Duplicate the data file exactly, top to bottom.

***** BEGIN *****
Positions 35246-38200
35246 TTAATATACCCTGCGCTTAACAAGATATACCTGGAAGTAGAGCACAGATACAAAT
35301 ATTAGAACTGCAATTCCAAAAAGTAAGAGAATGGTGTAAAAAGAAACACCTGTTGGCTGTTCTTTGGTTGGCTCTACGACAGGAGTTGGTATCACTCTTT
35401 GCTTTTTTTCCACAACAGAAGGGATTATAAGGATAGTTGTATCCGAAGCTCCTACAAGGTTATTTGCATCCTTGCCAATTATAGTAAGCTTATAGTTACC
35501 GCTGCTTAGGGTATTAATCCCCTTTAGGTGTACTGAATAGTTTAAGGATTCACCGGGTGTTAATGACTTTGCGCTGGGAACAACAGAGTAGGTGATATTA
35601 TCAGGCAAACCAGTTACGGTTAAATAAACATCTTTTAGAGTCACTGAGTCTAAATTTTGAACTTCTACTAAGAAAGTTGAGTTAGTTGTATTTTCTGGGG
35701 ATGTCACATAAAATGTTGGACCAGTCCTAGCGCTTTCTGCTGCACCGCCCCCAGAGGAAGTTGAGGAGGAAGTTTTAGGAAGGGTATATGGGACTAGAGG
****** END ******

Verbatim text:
Positions 35246-38200
35246 TTAATATACCCTGCGCTTAACAAGATATACCTGGAAGTAGAGCACAGATACAAAT
35301 ATTAGAACTGCAATTCCAAAAAGTAAGAGAATGGTGTAAAAAGAAACACCTGTTGGCTGTTCTTTGGTTGGCTCTACGACAGGAGTTGGTATCACTCTTT
35401 GCTTTTTTTCCACAACAGAAGGGATTATAAGGATAGTTGTATCCGAAGCTCCTACAAGGTTATTTGCATCCTTGCCAATTATAGTAAGCTTATAGTTACC
35501 GCTGCTTAGGGTATTAATCCCCTTTAGGTGTACTGAATAGTTTAAGGATTCACCGGGTGTTAATGACTTTGCGCTGGGAACAACAGAGTAGGTGATATTA
35601 TCAGGCAAACCAGTTACGGTTAAATAAACATCTTTTAGAGTCACTGAGTCTAAATTTTGAACTTCTACTAAGAAAGTTGAGTTAGTTGTATTTTCTGGGG
35701 ATGTCACATAAAATGTTGGACCAGTCCTAGCGCTTTCTGCTGCACCGCCCCCAGAGGAAGTTGAGGAGGAAGTTTTAGGAAGGGTATATGGGACTAGAGG